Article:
5.      Fifth Beatitude: “Blessed are the merciful, for they will be shown mercy” (Mt 5:7). Mercy is not a sentimental wave of pity, nor is it indifference to wrongs, but rather the ability to identify with others and the willingness to suffer with them and walk in their shoes.


6.      Sixth Beatitude: “Blessed are the clean of heart, for they will see God” (Mt 5:8). The clean of heart are those whose inner single-mindedness motivates them to serve God joyfully for his own sake and not primarily out of self-interest. They are free of duplicity and are not adulterated. The clean of heart see God and discern his presence in the small and ordinary events of their lives.


7.      Seventh Beatitude: “Blessed are the peacemakers, for they will be called children of God” (Mt 5:9). The peacemakers promote harmony within the human community and go out of their way to reconcile quarrels. Those who promote peace establish right relationships between person and person, and make this world a better place to live. They will be called children of God because our heavenly Father is a God of peace, and Jesus our brother came to bring peace on earth.


8.      Eighth Beatitude: “Blessed are they who are persecuted for the sake of righteousness, for theirs is the kingdom of heaven. Blessed are you when they insult you and persecute you and utter every kind of evil against you falsely because of me. Rejoice and be glad, for your reward will be great in heaven.” (Mt 5:10-12a). Fidelity to Jesus is deepened by the test of persecution. For true Christians, some degree of persecution is inevitable. Called to be the conscience of the world, they must speak whenever morality is offended and adhere to Christ’s values.



Jesus, on the mount of Beatitudes, impels us to examine our life in light of the spirit of the Kingdom of God. The care and love with which he nourished his disciples and the eager crowd with the bread of his living Word are meant to inspire us to love and care for his people. The moral theologian, Bernard Haring, concludes: “Christ proclaims the beatitudes, and shares with us his knowledge of the Father so that our heart may be filled with joy. If we truly abide in his love and rejoice in his nearness, treasuring up his words in our heart and mind, then we shall come to know his love for all people. We too can become a source of joy for others. But because of our selfishness, we have to remind ourselves from time to time that we cannot be with Christ and rejoice in him unless we turn our eyes to the multitude, as he did when he went up to the mount of the Beatitudes.”






A.     Are we ready to welcome into our hearts the challenge of the Beatitudes and abide by the radical teaching of Christ on the foundations of God’s kingdom?


B.     In revealing to us the principles of the Beatitudes, do we believe that Christ is calling us to a deeper experience of joy and intimacy with God, our loving Father? Do we believe that we are being called to an astounding love and service of God’s people?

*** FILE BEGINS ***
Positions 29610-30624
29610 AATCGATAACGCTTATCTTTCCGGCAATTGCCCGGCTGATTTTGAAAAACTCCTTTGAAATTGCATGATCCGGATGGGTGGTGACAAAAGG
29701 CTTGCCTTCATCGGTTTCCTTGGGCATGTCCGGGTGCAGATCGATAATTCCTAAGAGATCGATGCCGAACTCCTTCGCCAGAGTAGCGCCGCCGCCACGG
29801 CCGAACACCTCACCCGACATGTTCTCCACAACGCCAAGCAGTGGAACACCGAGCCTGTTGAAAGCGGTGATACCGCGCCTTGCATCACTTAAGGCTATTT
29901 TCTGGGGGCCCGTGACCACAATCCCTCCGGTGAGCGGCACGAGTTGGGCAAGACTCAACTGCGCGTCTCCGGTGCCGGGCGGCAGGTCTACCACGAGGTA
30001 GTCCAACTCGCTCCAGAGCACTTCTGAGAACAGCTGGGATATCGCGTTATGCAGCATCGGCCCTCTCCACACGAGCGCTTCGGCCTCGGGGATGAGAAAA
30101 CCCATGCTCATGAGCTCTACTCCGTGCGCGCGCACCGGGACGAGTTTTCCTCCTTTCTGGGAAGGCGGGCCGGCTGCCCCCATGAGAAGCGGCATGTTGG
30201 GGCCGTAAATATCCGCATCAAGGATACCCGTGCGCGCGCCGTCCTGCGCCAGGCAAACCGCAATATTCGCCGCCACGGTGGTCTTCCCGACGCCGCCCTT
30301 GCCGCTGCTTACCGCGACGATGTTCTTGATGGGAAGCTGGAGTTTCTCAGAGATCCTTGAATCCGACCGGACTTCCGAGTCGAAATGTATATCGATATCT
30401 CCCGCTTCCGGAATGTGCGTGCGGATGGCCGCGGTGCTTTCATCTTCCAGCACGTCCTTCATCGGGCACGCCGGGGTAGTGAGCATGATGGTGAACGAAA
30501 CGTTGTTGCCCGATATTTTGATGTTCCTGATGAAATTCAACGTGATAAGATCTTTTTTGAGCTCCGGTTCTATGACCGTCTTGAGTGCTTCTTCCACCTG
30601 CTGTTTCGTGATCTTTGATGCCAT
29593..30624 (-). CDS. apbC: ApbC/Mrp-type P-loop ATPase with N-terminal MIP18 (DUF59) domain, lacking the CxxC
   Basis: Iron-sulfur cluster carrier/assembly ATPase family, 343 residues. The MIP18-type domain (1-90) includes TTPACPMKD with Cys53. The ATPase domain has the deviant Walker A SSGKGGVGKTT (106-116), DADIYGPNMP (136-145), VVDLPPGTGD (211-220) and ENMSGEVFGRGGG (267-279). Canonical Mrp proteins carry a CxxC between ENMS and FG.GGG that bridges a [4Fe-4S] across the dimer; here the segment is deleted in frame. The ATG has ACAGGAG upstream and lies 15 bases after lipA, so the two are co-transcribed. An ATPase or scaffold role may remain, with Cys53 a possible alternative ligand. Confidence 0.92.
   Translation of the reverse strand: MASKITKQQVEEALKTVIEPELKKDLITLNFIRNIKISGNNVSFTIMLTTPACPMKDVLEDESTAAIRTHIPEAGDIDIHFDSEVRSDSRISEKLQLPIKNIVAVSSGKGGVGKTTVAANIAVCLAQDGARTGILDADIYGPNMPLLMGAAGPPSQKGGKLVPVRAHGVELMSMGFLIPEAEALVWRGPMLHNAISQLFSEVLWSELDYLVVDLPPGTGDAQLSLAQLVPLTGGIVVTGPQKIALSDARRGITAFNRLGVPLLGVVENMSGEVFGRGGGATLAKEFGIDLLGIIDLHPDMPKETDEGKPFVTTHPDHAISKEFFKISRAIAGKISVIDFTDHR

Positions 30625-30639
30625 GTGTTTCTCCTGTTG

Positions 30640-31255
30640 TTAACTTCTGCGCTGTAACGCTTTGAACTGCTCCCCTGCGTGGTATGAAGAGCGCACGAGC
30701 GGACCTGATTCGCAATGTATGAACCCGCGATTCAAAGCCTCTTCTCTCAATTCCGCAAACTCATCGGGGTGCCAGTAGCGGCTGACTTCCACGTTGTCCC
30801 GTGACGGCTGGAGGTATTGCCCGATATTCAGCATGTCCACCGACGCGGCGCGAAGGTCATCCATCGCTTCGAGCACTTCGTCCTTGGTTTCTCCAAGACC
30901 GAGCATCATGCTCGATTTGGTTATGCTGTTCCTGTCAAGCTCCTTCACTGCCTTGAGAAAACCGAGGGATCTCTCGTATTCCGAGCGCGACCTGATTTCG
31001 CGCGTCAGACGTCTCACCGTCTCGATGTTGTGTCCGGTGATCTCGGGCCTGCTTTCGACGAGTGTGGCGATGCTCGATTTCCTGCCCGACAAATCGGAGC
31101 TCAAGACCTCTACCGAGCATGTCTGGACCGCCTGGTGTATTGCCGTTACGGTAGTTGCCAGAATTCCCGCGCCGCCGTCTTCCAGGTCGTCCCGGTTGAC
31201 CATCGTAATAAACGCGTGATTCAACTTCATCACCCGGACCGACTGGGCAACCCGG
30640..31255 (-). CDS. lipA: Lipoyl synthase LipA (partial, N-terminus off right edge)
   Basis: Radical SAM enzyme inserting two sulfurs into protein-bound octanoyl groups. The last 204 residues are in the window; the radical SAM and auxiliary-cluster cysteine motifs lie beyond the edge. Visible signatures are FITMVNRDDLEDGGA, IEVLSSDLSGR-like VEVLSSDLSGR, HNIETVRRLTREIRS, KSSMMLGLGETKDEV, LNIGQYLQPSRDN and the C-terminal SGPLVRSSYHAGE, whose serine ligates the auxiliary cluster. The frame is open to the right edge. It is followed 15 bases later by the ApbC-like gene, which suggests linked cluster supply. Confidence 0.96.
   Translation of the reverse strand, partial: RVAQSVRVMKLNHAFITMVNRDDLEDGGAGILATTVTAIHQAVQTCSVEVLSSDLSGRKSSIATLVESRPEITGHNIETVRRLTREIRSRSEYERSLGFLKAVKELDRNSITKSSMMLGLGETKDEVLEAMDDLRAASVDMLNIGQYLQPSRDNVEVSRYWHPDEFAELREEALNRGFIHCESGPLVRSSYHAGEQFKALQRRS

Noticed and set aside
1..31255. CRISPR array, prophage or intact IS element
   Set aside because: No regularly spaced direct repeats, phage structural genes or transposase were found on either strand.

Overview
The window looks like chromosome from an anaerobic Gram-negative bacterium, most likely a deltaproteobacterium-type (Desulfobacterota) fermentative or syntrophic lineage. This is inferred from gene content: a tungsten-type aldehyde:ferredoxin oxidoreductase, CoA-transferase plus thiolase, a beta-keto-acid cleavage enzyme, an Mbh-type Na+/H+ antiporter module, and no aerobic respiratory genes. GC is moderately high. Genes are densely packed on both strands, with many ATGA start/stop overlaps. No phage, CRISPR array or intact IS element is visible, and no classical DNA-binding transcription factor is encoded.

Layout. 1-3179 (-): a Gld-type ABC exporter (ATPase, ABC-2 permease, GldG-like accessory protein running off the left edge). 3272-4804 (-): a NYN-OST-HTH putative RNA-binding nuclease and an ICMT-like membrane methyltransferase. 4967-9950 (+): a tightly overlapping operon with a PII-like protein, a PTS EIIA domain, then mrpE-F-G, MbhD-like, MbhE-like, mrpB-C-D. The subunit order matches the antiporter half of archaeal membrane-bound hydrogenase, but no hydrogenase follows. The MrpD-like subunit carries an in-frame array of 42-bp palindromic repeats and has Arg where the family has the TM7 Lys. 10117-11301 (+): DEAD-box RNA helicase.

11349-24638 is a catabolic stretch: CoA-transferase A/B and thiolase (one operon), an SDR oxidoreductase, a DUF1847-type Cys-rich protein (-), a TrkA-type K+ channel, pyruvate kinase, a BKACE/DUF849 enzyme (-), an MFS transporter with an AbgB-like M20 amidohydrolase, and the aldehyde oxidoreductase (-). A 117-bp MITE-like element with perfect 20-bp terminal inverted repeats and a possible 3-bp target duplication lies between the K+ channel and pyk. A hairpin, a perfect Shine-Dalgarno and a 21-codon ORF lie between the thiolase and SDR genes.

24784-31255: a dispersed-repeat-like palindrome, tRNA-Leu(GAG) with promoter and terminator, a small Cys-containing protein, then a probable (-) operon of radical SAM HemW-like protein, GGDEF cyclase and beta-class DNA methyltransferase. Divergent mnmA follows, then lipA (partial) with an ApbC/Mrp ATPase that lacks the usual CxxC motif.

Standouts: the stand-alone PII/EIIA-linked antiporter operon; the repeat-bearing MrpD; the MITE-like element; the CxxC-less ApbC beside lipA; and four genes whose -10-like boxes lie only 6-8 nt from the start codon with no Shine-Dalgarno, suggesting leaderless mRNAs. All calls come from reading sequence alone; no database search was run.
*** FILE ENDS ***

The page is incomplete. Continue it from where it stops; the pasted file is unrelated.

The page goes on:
C.     What are our experiences of joy and difficulty in the concrete daily living out of the Beatitudes? Among the eight Beatitudes mentioned in the Gospel of Matthew, which are the ones that are challenging us with greater intensity today?




(Cf. The Master Is Here: A Collection of Prayers for Eucharistic Adoration and Benediction, PDDM: Manila, 1993, p. 104)


Leader: Like the disciples on the Mount of the Beatitudes, we are gathered around Jesus. Let us ask him to give us his Spirit that we may be faithful to the Gospel message. Let us pray together:





1.      Help us to be poor in spirit, always trusting in your divine assistance and strength, that the kingdom of Heaven may be ours. We pray: (R.)

2.      Help us to mourn, humbly surrendering ourselves to your divine will, that our grief may be transformed into joy and consolation. We pray:  (R.)

3.      Help us to be meek and humble that peace may reign upon earth. We pray: (R.)

4.      Help us to hunger and thirst for your holiness that we may be satisfied. We pray: (R.)

5.      Help us to be merciful that we may obtain mercy and compassion. We pray: (R.)

6.      Help us to be pure and single-hearted that we may see God in the daily events of our life and be admitted into his eternal Kingdom. We pray: (R.)

7.      Help us to be peacemakers and builders of a more harmonious world that we may be called children of God. We pray: (R.)

8.      Help us to welcome affliction, derision and persecution for the sake of the kingdom that we may be rewarded greatly in heaven. We pray:


Leader: Almighty and merciful God,

on the mountain of the Beatitudes,

your Son Jesus has shown us the path of holiness and perfection.

Look kindly upon us and be gracious to us,

and make us yearn deeply

for the joy that the Beatitudes bestow on our lives.

We ask this through Christ our Lord.


Assembly: Amen.






            The following is the bread of the living Word that will nourish us throughout the week. Please memorize it.


“Jesus began to teach them saying: Blessed are the poor in spirit, for theirs is the kingdom of heaven.” (Mt 5:2-3)






A. ACTION PLAN: Give thanks to the Lord for the gift of the Beatitudes in the Church. Choose one Beatitude as a moral-spiritual program and try to live this out in a more intense way this week.


B. ACTION PLAN: To celebrate the gift of the Beatitudes revealed by Jesus and in view of a more meaningful Year of the Eucharist, make an effort to spend an hour in Eucharistic Adoration. Visit the PDDM WEB site (www.pddm.us) for the EUCHARISTIC ADORATION THROUGH THE LITURGICAL YEAR (# 10): a weekly Pastoral Tool for the Year of the Eucharist.








Prepared by Sr. Mary Margaret Tapang  PDDM